these, and discover relations among them. By this 
further faculty the domain of our knowledge is indef- 
initely extended : in fact our acquaintance with an 


object is very vague and very limited till we have 
detected its connections with other things. But 
what I wish specially noticed is, that the comparison 
is not between mere " feelings or states of conscious- 
ness." but between things, without us as well as 
within us. I compare self in one state, say under 
sensation, with self in another state, say recollecting 
or resolving. I compare one extended object 
with another, and declare the one to be larger than 
the other. I compare events remembered, and de- 
clare that they happened at different times. I com- 
pare my very comparisons, and discover further, it 
may be more recondite, proportions and harmonies, 
till we link all nature within and without us in a 
series of uniformities. And let it be observed, that 
our judgments throughout are judgments as to real- 
ities. As being cognizant of extended objects in 
perception by the senses, on noticing two extended 
objects, say St. Paul's and its door, we declare the 
one to be greater than the other ; and our judgment 
is about things, and not about sensations, or the 
mere possibilities of sensation. On seeing two per- 
sons on our right hand and two persons on our left 
hand, we declare them to be four, as soon as we un-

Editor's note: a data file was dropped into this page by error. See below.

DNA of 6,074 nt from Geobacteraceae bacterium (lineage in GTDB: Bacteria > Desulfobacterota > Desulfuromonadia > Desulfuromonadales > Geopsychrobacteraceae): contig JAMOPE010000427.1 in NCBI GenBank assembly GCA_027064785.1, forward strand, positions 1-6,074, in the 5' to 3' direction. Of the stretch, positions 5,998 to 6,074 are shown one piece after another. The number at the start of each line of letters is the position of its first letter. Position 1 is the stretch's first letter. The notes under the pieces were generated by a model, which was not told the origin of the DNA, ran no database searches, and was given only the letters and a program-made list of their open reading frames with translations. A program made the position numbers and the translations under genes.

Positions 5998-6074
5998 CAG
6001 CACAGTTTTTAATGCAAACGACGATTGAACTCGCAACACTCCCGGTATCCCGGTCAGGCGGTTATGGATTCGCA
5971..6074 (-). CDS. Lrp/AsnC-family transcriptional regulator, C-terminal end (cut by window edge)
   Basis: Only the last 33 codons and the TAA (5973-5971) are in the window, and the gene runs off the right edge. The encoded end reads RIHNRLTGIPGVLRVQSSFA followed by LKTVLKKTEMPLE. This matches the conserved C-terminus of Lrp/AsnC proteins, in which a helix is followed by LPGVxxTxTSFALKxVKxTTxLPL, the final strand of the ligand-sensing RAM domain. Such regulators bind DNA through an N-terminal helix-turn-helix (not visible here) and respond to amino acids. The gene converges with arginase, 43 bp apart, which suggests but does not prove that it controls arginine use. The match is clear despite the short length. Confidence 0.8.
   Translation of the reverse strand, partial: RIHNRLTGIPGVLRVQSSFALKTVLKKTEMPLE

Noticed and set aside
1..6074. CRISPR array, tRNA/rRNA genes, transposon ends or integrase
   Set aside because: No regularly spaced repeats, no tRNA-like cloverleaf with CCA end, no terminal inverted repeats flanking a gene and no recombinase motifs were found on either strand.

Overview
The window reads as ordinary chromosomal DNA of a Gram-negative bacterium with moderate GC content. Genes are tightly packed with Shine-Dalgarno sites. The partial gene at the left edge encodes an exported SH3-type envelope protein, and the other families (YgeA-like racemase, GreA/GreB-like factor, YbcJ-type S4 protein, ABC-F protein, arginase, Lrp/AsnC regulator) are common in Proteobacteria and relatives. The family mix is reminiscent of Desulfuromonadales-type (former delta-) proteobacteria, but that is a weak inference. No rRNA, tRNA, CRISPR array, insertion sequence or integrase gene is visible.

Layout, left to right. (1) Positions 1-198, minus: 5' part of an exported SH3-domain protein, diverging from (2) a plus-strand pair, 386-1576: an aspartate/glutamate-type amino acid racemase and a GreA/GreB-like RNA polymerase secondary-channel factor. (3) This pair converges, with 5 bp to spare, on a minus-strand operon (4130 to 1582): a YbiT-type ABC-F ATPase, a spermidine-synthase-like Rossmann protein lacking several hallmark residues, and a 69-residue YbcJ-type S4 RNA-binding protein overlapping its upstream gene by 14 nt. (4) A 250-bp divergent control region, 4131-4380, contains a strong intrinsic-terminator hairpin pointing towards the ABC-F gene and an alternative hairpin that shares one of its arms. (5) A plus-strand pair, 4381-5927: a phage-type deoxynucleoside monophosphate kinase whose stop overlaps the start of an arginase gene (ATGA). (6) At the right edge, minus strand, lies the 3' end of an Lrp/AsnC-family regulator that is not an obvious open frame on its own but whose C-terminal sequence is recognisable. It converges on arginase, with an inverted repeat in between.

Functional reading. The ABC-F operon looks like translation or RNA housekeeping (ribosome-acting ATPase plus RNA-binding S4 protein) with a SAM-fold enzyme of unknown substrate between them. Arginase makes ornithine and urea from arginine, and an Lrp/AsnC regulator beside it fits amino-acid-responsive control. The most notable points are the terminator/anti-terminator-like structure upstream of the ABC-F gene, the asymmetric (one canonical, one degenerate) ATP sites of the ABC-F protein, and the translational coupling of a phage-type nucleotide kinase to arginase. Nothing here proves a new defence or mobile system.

derstand what " two " and what " four " mean. We 
remember our school days and our college days, and 
we declare the one to be prior to the other. Our 
comparisons in such cases are of things, and our 
judgments upon things, and not on mere feelings, or 
mere possibilities of feeling. Circumstances have 


not produced the judgments, nor can circumstances 
change or modify them. In all circumstances I de* 
cide that the house is larger than its door that two 
and two make four ; and that an event which oc- 
curred when we were ten years old must be prior to 
one which happened when we were twenty. 

I admit that association tends to produce action, 
independent of judgment upon a comparison of the 
things. When things have often been together in 
the mind, we go spontaneously from the one to the 
other ; and if action be needed to secure the second, 
we will be disposed to exert it. As Mr. Bain, in un- 
folding the nature of our Beliefs, expresses it (Emot. 
and Willy p. 579), 1 " An animal sees the water that 
it drinks, and thereby couples in its mind the prop- 
erty of quenching thirst with the visible aspect. 
After this association has acquired a certain degree 
of tenacity, the sight of water at a distance suggests 
the other fact, so that, from the prospect, the animal 
realizes to some degree the satisfying of that craving.